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|Title:||The Task Variable in Children's Language Use: Cultural and Situational Differences|
|Author(s):||Guthrie, Larry Frank|
|Department / Program:||Education|
|Degree Granting Institution:||University of Illinois at Urbana-Champaign|
|Subject(s):||Education, Bilingual and Multicultural|
|Abstract:||A mismatch between the language used at home and that required for success in school is often cited as a possible explanation for the widespread educational failure of lower-class minority children. The belief is that the way language is used in the home systematically places minority children at a disadvantage at school. This study represents an attempt to test this hypothesis.
The aims of the study then were, first, to begin to devise a way to compare language use rather than form across different contexts. Second, the study sought answers to questions concerning situational differences in children's use of language. Comparisons were based on the notion of task as defined in regard to social interaction. It was argued that what actors understand their task to be when engaged in conversation is reflected in their discourse, and a method for specifying a speaker's task in a given situation was developed.
Natural language of children of different ethnic and social-class groups constituted the data for the study. Subjects were 20 preschool children: five middle-class white, five middle-class black, five lower-class white, and five lower-class black. All children were 4 to 5 years old and attending preschool in New York City. Subjects and their interactants were recorded in two comparable situations, one at home and one at school. These were "dinner" and "directed activity," respectively. Time of recording in each was approximately 20 minutes.
Language samples were collected through the use of stereo tape recorders and wireless microphones worn by both the target child and a field worker. Written transcripts were made of the recordings and then coded using the system of conversational acts. Conversational acts (C-acts) represent a taxonomy of speech act types which code utterances according to the structure of the utterance, its illocutionary properties, and its general semantic content. Frequencies and proportions of these acts within a stretch of discourse served as an index to the tasks of speakers in that situation. Labels for tasks were developed in the course of the analysis.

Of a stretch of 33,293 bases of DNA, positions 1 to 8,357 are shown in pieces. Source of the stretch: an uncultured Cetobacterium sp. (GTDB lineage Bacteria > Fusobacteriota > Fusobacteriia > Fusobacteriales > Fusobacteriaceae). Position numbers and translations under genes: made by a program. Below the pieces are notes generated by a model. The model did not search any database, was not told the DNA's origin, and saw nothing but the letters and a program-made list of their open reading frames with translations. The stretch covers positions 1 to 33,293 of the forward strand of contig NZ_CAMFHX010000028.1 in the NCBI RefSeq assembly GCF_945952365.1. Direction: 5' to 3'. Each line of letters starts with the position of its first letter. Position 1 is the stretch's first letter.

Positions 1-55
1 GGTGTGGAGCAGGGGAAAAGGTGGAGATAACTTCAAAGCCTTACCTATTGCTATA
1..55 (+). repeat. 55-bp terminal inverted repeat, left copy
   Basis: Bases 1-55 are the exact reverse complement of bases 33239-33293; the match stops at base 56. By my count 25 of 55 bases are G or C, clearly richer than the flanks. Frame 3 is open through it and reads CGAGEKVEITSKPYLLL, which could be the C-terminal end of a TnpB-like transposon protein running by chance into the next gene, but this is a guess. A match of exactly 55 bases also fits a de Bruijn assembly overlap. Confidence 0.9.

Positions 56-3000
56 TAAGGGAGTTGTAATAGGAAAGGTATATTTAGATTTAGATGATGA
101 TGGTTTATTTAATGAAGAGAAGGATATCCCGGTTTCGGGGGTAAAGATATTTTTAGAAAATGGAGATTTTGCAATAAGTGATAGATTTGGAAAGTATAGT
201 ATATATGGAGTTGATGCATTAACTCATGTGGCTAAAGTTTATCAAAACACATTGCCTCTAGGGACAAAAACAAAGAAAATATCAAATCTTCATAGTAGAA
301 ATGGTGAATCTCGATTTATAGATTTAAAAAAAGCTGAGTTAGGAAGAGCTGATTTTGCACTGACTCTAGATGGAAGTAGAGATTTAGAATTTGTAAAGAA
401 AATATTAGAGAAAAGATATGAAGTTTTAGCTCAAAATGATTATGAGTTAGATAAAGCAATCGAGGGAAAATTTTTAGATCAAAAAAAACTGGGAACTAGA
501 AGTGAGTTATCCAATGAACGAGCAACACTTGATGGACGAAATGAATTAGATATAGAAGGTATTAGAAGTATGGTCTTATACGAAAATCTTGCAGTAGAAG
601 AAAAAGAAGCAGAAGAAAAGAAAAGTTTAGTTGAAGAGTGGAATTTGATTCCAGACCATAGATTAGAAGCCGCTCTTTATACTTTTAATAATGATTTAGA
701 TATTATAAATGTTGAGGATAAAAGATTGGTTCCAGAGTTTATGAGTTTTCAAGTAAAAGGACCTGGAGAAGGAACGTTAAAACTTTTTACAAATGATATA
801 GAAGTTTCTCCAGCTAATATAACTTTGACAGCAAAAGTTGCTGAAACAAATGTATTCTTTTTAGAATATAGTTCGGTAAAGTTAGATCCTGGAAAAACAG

Analyses were both quantitative and qualitative. First, frequencies and proportions of C-acts were compared across home and school data in terms of ethnic/social-class groups and speakers. Then, based on the frequencies, representative samples of discourse were subjected to a more interpretive analysis.
It was found that lower-class black mothers produced a much smaller proportion of C-acts in their conversations with children than did the other mothers. Teachers and mothers of this group also used a much higher proportion of control acts.
The major differences lay between the tasks of lower-class black mothers and teachers and those of the caretakers of the other groups. It was found that middle-class black and lower-class white teachers and children were engaged in "examination" tasks. The task of the middle-class white group was, in general, one of "direction" for the adults and "following directions" for children. The lower-class black teachers and mothers, however, both seemed to see their task as one of "control."
Results did not support the mismatch hypothesis as originally conceived, however. While language use of the lower-class black group was very different from that of the others, the tasks of the mothers and teachers of that group were quite similar. This finding was interpreted in terms of a "collaboration" version of the mismatch hypothesis. The thrust of this argument was that lower-class black children are trained both at home and at school to use language in ways that ensure their eventual failure in school and the larger society. How this comes about was discussed.
Thesis (Ph.D.)--University of Illinois at Urbana-Champaign, 1981.
|Date Available in IDEALS:||2014-12-12|